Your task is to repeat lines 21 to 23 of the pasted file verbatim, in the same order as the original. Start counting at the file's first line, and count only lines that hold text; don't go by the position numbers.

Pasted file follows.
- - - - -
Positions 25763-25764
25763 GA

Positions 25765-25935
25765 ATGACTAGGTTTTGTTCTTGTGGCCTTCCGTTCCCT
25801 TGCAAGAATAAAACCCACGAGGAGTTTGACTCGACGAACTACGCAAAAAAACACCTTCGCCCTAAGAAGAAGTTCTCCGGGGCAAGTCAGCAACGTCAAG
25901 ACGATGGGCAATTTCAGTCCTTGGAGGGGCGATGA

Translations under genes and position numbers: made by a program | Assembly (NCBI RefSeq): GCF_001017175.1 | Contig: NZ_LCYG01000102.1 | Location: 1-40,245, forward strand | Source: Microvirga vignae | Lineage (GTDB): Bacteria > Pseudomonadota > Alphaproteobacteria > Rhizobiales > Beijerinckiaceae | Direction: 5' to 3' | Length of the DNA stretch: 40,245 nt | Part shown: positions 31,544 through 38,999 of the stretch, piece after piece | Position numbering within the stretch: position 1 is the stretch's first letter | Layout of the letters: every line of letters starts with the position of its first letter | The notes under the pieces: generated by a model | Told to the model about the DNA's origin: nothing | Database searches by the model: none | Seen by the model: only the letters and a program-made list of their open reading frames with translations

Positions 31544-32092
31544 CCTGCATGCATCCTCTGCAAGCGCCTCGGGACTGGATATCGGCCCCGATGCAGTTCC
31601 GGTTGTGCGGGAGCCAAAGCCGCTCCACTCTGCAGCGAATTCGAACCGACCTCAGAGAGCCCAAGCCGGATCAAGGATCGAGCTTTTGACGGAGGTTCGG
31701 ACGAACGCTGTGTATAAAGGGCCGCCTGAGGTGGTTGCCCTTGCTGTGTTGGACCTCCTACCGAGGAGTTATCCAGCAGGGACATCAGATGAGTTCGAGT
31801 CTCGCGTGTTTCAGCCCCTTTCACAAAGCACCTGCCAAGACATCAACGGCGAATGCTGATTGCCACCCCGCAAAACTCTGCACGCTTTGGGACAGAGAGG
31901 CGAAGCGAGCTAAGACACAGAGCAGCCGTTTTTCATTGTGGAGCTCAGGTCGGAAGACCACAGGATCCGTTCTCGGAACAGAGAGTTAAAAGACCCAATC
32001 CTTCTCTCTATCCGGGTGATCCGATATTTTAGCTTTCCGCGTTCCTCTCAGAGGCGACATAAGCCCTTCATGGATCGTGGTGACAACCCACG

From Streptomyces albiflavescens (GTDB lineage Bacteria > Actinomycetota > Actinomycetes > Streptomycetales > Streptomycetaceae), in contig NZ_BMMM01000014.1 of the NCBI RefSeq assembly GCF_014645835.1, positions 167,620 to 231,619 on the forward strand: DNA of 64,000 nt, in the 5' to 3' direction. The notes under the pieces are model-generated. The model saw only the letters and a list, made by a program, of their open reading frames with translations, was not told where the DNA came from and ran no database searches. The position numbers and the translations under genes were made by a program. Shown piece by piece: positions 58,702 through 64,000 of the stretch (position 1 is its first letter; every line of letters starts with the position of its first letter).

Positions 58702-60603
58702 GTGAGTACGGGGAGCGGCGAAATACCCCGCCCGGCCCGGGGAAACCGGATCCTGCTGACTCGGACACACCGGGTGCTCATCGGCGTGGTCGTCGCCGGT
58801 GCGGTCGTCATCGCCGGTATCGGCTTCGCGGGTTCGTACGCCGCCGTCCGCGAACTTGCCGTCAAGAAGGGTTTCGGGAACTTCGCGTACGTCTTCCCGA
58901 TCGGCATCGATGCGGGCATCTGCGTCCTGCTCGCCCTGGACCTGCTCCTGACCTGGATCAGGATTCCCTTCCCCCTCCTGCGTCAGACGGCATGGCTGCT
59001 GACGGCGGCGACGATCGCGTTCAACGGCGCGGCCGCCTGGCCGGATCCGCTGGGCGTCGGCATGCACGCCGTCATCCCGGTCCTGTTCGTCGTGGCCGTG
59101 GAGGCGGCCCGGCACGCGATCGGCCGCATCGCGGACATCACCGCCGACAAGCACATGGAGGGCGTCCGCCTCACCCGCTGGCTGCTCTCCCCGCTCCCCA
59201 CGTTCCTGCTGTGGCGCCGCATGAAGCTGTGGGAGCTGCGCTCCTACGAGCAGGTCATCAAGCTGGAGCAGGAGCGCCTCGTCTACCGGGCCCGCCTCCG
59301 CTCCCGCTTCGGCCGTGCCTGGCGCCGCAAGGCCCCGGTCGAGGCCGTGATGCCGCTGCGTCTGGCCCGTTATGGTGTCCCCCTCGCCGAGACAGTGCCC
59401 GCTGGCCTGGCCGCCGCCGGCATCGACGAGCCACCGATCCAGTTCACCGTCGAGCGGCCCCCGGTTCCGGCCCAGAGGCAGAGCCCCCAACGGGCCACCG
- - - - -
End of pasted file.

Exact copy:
59101 GAGGCGGCCCGGCACGCGATCGGCCGCATCGCGGACATCACCGCCGACAAGCACATGGAGGGCGTCCGCCTCACCCGCTGGCTGCTCTCCCCGCTCCCCA
59201 CGTTCCTGCTGTGGCGCCGCATGAAGCTGTGGGAGCTGCGCTCCTACGAGCAGGTCATCAAGCTGGAGCAGGAGCGCCTCGTCTACCGGGCCCGCCTCCG
59301 CTCCCGCTTCGGCCGTGCCTGGCGCCGCAAGGCCCCGGTCGAGGCCGTGATGCCGCTGCGTCTGGCCCGTTATGGTGTCCCCCTCGCCGAGACAGTGCCC